By Mikhail Chernyavsky

After 50 years, James Bond shows no signs of slowing down, and “Skyfall” proves that the iconic figure is alive and well.

The latest Bond movie is arguably the best in the franchise since 1995’s “GoldenEye”, which starred Pierce Brosnan as 007.

No time is wasted as this film jumps right into the action, taking us on a chase around the streets of Istanbul.

Bond (Daniel Craig) and new agent, Eve (Naomie Harris), are after a man who stole a hard drive from MI6 containing sensitive material that could put the lives of every field operative in danger.

The chase leads Bond and the man onto a train. Here we get a taste of 007’s finesse for improvisation as he uses a Caterpillar excavator to break through the roof of a train car.

Academy Award-winning director Sam Mendes ( “American Beauty”) does a fantastic job of building the tension of this fight scene atop the moving train as it rapidly moves from one tunnel to the next. This is just one scene where Mendes takes the audience on not only an incredible action ride, but also dives into the much-richer characters.

This time around, Judi Dench’s M is a role worthy of the multi-nominated Academy Award winner. No longer is she just a bit player, but finally a co-star, sharing much of the screen with the beloved hero. We see a side of her that is not just that of the stern woman tired of the lascivious agent’s philandering, but one of a woman who has dealt with the guilt of making many difficult decisions in her long career.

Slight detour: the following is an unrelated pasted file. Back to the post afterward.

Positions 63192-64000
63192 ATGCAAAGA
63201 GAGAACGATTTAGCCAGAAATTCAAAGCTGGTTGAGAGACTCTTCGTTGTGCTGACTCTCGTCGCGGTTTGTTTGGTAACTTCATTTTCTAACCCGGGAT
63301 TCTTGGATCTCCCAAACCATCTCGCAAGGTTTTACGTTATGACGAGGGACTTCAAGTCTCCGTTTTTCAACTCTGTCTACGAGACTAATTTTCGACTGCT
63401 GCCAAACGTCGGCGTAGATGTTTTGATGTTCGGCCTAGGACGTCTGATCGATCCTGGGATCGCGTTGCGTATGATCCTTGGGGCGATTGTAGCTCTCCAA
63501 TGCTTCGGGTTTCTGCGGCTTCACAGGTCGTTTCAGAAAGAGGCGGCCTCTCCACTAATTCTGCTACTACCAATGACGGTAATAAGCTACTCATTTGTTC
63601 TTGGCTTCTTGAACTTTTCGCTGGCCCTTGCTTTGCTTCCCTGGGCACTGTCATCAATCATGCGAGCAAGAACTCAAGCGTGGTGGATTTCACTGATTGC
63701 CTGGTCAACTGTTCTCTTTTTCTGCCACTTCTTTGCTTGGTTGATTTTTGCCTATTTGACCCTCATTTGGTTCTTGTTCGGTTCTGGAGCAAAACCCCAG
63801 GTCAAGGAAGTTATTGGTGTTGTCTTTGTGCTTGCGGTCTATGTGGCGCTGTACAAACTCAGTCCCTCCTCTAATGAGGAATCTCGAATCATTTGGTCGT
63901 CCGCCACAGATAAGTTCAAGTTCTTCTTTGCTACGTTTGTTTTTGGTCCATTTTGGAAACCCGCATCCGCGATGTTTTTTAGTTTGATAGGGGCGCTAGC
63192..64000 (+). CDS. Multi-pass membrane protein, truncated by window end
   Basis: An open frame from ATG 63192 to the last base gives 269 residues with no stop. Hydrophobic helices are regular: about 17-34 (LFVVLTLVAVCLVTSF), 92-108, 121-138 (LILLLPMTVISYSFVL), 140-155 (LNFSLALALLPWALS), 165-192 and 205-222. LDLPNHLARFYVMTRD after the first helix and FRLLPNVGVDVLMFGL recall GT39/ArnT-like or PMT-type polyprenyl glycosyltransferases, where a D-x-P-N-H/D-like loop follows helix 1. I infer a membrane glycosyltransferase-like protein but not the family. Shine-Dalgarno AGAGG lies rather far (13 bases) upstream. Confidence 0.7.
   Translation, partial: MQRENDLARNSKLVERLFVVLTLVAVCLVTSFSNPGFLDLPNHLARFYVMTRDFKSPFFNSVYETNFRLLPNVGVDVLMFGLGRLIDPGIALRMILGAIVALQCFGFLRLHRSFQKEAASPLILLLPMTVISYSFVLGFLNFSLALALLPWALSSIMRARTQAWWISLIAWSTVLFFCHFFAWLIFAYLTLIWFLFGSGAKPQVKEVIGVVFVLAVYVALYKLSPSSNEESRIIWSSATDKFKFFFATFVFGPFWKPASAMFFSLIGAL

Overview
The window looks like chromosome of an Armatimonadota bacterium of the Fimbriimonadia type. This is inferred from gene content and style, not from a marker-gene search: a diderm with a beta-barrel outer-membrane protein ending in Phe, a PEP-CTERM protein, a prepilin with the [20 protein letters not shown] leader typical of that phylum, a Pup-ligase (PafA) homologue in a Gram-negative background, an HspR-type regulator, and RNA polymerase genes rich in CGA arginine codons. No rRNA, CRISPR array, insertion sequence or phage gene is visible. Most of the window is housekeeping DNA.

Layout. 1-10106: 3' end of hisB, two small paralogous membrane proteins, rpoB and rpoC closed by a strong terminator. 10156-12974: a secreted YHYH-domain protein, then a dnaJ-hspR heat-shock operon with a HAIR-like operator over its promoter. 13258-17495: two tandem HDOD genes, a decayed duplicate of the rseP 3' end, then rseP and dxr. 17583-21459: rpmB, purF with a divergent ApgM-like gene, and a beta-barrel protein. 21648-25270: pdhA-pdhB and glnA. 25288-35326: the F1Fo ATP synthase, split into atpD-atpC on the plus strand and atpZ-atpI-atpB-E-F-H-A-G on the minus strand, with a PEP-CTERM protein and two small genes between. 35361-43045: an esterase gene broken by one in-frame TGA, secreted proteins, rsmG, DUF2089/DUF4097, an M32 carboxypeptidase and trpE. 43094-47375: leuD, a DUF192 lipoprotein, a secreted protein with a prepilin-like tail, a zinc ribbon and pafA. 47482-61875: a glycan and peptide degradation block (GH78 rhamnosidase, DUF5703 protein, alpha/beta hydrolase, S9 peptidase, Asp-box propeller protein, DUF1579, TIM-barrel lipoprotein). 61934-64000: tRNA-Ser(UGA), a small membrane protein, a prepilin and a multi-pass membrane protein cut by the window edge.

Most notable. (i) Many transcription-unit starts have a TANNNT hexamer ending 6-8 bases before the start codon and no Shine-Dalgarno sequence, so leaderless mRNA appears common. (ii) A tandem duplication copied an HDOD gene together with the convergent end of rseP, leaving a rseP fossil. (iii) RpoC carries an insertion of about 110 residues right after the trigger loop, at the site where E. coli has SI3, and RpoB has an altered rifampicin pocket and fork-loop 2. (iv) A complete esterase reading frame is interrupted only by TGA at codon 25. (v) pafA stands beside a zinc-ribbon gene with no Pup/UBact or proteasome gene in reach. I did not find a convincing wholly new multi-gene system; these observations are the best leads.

“Skyfall” truly has everything, from the extravagant locations down to the over-the-top colorful villain, which the franchise has been missing for quite some time.

Javier Bardem (another multi-nominated Academy Award winner) is impeccable as Bond’s rival, Silva. He encompasses everything you want in a protagonist: charm, flair, and a deformity that gives him an element of mystery, much like the first Bond villain Dr. Julius No from 1962’s “Dr. No.”

Then of course, there is Bond. Craig continues to bring a realistic element to the character. His performance is without doubt the most realistic in the series. This time around, Craig really brings out the mortality of the character that, perhaps like M, has been playing the spy game for far too long.

After 23 films, Bond’s “Skyfall” continues to bring new life to a franchise that doesn’t seem to be struggling. It is the perfect combination of a film that welcomes a new generation and embraces the old.

If “Skyfall” is how Bond celebrates 50 years, then there is no question Bond will return for 50 more.


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